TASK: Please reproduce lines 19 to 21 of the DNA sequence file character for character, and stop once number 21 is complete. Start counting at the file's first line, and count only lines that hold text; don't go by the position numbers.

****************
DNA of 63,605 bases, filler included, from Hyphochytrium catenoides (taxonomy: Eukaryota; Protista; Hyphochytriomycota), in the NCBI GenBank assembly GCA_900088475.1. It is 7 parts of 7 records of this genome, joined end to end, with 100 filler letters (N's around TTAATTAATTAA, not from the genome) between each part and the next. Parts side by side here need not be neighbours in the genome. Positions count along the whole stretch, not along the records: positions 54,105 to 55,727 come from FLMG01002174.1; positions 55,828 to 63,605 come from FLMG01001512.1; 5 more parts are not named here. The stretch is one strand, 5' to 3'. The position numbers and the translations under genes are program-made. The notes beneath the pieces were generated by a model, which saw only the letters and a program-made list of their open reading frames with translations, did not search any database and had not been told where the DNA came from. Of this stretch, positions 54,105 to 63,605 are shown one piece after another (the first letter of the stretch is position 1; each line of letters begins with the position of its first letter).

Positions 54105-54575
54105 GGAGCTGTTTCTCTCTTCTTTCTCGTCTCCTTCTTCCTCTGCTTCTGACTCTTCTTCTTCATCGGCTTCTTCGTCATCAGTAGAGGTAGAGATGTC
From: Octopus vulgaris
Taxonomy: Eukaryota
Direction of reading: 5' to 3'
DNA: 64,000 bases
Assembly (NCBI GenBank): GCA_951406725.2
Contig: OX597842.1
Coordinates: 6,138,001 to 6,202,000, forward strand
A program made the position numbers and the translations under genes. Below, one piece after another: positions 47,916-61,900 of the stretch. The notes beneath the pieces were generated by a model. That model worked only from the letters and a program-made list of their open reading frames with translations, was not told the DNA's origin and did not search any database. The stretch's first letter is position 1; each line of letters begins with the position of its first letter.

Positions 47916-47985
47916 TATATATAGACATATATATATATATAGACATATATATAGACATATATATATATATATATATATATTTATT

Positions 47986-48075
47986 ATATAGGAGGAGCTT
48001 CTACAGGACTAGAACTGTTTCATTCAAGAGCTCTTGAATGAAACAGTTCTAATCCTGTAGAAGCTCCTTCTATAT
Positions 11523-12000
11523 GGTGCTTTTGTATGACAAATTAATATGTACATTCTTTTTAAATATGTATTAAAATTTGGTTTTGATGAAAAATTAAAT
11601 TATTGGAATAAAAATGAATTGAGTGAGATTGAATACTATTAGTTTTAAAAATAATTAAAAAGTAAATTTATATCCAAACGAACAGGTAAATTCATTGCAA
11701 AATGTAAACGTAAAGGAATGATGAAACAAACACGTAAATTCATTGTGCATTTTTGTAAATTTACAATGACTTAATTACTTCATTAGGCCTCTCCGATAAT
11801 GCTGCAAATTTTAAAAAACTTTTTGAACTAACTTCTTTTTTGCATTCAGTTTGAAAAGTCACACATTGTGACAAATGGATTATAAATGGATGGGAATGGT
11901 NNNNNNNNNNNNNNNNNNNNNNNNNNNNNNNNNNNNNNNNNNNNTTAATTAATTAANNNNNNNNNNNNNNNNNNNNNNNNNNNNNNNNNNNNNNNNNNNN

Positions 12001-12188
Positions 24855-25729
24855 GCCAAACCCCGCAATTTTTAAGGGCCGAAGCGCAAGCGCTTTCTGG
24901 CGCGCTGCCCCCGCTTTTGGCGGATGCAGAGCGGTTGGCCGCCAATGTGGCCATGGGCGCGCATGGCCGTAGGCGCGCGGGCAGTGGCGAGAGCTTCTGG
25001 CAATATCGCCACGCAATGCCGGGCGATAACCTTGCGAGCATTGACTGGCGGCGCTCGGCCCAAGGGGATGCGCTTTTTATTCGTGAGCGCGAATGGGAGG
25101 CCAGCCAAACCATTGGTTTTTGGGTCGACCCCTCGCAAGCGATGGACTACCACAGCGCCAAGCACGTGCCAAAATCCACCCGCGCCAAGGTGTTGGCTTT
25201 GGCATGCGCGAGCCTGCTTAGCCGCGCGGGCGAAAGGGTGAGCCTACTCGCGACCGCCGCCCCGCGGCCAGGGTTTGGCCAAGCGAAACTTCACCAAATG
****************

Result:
11601 TATTGGAATAAAAATGAATTGAGTGAGATTGAATACTATTAGTTTTAAAAATAATTAAAAAGTAAATTTATATCCAAACGAACAGGTAAATTCATTGCAA
11701 AATGTAAACGTAAAGGAATGATGAAACAAACACGTAAATTCATTGTGCATTTTTGTAAATTTACAATGACTTAATTACTTCATTAGGCCTCTCCGATAAT
11801 GCTGCAAATTTTAAAAAACTTTTTGAACTAACTTCTTTTTTGCATTCAGTTTGAAAAGTCACACATTGTGACAAATGGATTATAAATGGATGGGAATGGT